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Late payers - possibly the worst type of client?

In the world of self employment, late payments can be a frustrating and all too common occurrence. As a virtual assistant based in the UK, I have felt the impact that overdue payments can have on your cash flow and overall business operations. There are steps you can take to address this issue proactively and ensure that it doesn't happen again.



Understand the Impact

Late payments can disrupt your business in several ways. They can strain your cash flow, making it difficult to cover expenses such as bills, payroll, and supplies. Additionally, chasing clients for late payments can be time-consuming and frustrating, taking you away from more productive tasks, like your other clients. Personally, I'm a "chase twice kinda gal", as I like to give the benefit of the doubt, but you need to be comfortable with your terms from the outset. Things can go wrong, life happens, but that doesn't mean that people can take advantage of your good nature. We all have bills to pay.



Setting Clear Terms

One of the most effective ways to prevent late payments is to establish clear payment terms from the outset. When taking on a new client, be sure to outline your expectations regarding payment frequency, methods, and penalties for late payments. Make sure your clients understand these terms and agree to them before you begin working together. I know this can sound quite formal and negative, but in my experience the only individuals that take issue with the formalities are the ones who would take advantage of not having them in place!



Invoicing Promptly

Sending out invoices promptly can help to expedite the payment process. Be sure to include all relevant details, such as the services provided, the amount owed, and the payment due date. Consider using invoicing software to streamline this process and track outstanding payments. I use Anna for my business banking and I also invoice through it, all from a handy little app.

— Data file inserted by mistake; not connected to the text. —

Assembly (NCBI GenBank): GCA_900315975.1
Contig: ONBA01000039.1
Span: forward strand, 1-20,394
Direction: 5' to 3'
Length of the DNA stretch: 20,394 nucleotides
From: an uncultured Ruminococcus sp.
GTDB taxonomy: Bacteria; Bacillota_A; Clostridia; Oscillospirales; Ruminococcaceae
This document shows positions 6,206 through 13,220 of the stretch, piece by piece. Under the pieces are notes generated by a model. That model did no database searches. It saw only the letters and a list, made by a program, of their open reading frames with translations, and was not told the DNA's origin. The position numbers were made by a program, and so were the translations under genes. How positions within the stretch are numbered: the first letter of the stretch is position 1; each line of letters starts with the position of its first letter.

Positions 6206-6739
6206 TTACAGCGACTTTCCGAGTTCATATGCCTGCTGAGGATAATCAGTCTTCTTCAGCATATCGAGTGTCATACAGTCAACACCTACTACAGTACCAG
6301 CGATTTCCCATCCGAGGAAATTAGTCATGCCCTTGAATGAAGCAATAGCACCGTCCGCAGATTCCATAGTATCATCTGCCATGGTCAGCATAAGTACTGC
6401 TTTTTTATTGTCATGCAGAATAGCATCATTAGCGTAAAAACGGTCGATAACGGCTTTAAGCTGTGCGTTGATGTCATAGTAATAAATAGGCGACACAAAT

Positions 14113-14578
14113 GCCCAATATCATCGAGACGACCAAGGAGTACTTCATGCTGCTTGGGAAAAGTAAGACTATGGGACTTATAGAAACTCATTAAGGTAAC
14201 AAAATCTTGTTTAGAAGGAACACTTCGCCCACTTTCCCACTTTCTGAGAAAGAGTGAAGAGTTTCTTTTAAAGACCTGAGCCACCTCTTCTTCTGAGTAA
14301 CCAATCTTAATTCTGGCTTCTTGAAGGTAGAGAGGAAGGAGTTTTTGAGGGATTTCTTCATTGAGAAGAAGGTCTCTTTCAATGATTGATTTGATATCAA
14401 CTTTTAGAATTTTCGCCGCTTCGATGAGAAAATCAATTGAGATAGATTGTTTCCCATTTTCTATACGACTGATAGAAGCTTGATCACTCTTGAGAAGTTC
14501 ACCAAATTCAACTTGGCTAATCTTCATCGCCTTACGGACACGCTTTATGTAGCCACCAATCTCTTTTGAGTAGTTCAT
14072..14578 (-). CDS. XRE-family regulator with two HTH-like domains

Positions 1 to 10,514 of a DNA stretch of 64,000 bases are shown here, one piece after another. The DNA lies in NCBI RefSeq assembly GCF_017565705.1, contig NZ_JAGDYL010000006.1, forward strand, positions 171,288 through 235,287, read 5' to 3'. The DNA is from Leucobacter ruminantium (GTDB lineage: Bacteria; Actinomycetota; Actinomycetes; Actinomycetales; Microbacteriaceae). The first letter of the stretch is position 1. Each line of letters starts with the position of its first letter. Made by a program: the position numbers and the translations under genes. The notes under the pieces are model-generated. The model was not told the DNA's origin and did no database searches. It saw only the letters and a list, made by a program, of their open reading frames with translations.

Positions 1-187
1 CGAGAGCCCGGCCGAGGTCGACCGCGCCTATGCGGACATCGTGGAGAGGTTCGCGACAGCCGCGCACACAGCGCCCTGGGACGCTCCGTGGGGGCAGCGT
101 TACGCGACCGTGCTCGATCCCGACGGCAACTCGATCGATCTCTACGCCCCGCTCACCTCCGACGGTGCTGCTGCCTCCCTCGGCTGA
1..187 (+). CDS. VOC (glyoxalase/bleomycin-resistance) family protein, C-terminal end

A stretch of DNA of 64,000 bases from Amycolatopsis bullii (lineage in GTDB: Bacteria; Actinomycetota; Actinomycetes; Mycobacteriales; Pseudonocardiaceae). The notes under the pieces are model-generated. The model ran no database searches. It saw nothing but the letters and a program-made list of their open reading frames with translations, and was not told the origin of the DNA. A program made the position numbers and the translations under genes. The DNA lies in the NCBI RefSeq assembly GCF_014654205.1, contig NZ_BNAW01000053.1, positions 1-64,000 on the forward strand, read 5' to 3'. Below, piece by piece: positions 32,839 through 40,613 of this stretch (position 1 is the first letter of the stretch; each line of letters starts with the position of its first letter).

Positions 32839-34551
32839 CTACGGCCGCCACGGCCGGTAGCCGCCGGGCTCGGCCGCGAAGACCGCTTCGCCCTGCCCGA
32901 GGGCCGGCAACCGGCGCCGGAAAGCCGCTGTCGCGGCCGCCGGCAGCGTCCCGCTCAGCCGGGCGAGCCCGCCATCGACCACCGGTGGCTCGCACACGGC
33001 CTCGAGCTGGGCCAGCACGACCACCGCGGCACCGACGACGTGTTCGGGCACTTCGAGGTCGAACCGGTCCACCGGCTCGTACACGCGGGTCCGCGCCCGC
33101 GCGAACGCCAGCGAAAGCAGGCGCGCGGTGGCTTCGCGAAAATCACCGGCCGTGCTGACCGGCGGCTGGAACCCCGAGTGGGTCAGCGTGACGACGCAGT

Following Up Politely (1st chase)

If a payment becomes overdue, it's important to follow up with your client in a timely and professional manner. Send a polite reminder email or make a friendly phone call to inquire about the status of the payment. Often, clients may simply forget or overlook their financial obligations, and a gentle reminder can prompt them to take action. This happens to the best of us, and it's important to keep an open mind initially and maintain a positive relationship.



Applying Late Fees (2nd chase)

If your client continues to neglect their payment obligations, you may need to take more assertive measures. Consider implementing late fees or interest charges for overdue payments, as outlined in your initial agreement. These penalties can serve as a deterrent for future late payments and help to compensate you for the inconvenience.



Seeking Legal Assistance

In cases where all other attempts to secure payment have failed, you may need to seek legal assistance. I once had a non-paying client who left it until I was applying to small claims court to pay, and I was going to complete the process myself, but you can also consider consulting with a solicitor who specialises in debt collection to explore your options. While this step should be considered a last resort, it can be necessary in situations where your business is facing significant financial strain due to unpaid invoices.



Conclusion

Dealing with clients who don't pay on time can be a challenging aspect of running a business, but it's important not to let these issues go unaddressed. By establishing clear payment terms, invoicing promptly, following up politely, applying late fees when necessary, and seeking legal assistance if needed, you can protect your business interests and maintain a healthy cash flow.

Remember, communication is key. Keep the lines of communication open with your clients, and address any payment issues promptly and professionally. With persistence and diligence, you can minimise the impact of late payments on your business and ensure that you are fairly compensated for your services, as you deserve to be.

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